[eDebate] Disclosure Norms - Plea for Codification
Tue Mar 10 01:12:03 CDT 2009
I'm not exactly sure of how disclosure norms in debate should work now.
No one does, because we collectively refuse to write them down. Personally,
I think that's misguided. Every rules dispute solidifies my conviction.
Take some analogies from other musty corners of competitive nerd-dom. I
shudder to imagine:
- a chess game in which the clock increments are determind by "consensus"
- a Magic the Gathering tournament in which appropriate sideboard
constraints rest on what "seems cool"
- a sixteen-hour Diplomacy game in which the mechanics of a convoy rest upon
"the way I think we did it last time, maybe?"
- a poker game in which such small but game-changing cheats as
string-raising, fake mucks and "take-backs" are determined not by any actual
rules, but by willingness to schmooze or browbeat other players
Some of these examples probably sound unbearably nerdy to you. Some also
probably sound familiar.
In a very intense game that consumes the near-complete attention of a
proto/para legal subculture, one should expect that ill-defined segments of
the rules will produce ugliness at the worst, ongoing small irritations at
the best. What did everyone expect would happen?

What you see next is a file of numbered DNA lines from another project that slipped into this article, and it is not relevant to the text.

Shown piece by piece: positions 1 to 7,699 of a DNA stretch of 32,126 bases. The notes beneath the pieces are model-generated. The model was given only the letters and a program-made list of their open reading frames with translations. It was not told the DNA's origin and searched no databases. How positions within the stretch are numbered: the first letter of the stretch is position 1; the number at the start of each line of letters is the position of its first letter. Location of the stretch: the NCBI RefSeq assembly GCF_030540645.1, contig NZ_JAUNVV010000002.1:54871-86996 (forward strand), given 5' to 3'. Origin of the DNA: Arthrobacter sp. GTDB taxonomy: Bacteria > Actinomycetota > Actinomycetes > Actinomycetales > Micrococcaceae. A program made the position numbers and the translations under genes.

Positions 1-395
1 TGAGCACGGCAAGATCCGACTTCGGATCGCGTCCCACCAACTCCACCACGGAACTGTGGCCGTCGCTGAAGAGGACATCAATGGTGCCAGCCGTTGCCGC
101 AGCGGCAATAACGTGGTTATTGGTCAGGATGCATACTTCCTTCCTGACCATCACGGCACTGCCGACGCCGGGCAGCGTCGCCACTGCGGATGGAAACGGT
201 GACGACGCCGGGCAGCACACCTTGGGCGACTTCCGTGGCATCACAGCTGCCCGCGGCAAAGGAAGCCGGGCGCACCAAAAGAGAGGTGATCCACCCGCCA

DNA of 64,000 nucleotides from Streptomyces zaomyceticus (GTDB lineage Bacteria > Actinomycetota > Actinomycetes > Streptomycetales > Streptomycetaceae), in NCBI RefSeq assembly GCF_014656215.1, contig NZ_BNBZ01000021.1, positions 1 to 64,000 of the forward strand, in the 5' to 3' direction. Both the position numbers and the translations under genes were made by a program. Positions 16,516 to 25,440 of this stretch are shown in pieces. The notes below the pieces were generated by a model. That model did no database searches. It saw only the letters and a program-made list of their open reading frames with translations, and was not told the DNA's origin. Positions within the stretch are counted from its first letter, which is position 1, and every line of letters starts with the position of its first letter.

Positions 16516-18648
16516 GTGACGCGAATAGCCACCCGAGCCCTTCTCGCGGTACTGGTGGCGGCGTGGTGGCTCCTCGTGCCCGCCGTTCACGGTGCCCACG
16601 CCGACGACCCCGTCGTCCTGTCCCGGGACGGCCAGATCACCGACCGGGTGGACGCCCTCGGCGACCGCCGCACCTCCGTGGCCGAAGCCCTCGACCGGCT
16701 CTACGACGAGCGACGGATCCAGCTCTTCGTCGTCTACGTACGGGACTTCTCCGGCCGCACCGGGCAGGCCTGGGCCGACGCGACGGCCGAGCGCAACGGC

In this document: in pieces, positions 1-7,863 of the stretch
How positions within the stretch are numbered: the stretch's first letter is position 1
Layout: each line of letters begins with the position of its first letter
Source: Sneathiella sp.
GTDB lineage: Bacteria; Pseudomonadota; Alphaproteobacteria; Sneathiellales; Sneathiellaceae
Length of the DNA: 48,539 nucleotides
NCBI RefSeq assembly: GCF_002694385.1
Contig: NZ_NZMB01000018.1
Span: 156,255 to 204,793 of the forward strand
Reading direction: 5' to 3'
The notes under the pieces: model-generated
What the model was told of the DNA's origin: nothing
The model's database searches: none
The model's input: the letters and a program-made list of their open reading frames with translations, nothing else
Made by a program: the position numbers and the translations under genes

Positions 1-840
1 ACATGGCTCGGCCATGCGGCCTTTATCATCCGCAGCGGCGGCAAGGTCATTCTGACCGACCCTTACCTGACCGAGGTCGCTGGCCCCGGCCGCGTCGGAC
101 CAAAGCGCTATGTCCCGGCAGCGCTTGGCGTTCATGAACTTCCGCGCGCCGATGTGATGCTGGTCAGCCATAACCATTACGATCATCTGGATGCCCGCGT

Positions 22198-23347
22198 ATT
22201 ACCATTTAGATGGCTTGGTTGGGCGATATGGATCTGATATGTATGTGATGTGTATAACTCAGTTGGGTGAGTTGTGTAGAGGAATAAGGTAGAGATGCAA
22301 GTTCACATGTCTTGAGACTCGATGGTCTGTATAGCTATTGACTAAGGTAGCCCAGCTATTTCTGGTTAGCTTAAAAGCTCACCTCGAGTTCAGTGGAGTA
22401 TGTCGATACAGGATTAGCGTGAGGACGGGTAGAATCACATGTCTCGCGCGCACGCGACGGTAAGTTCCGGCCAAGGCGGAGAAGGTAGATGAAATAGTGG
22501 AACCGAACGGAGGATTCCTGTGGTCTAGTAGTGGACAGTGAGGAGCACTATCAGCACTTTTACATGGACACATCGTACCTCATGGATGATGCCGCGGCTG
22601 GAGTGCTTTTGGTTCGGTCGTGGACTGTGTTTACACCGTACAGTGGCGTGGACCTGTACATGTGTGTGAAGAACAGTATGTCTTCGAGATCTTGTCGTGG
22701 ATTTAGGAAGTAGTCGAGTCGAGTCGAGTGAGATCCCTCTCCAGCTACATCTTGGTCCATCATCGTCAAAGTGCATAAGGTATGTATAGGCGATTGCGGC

Just codify the whole thing already.
Figure out the rules by some process of consensus and write them down - or
improve scouting and scrap the practice entirely.
If you've ever been exasperated either by marginal disclosure practice or
fights over disclosure, you should probably support moves in this direction.
"How can we possibly codify this? Having codified it, how can we enforce
There are a few options. I tend to think that if the community hammers out
some sort of code - either on the list or in some committee meeting -
everyone will be eager to adopt it, provided some ability to make
modifications in response to new 'cheats' or workarounds.
If someone writes it up, and an appropriate number of competitively
prominent students and/or coaches sign off on it, I tend to think that's
about what everyone will do. If ugliness persists, just codify the practice
either through a professional organization or through tournament
"Debate doesn't have a rulebook."
Yes, it does.
There's no rulebook for the argumentation that occurs within speeches, but
many aspects of debate practice are explicitly codified, such as time
constraints and schedules. No one can tell you what to say in your
speeches, but people can tell you when and where to give those speeches, and
some of the conditions under which they must occur if you wish to secure a
P.S. Having said this, I don't think that a national championship is the
appropriate vehicle for a test drive. This is more of a long-term gripe.
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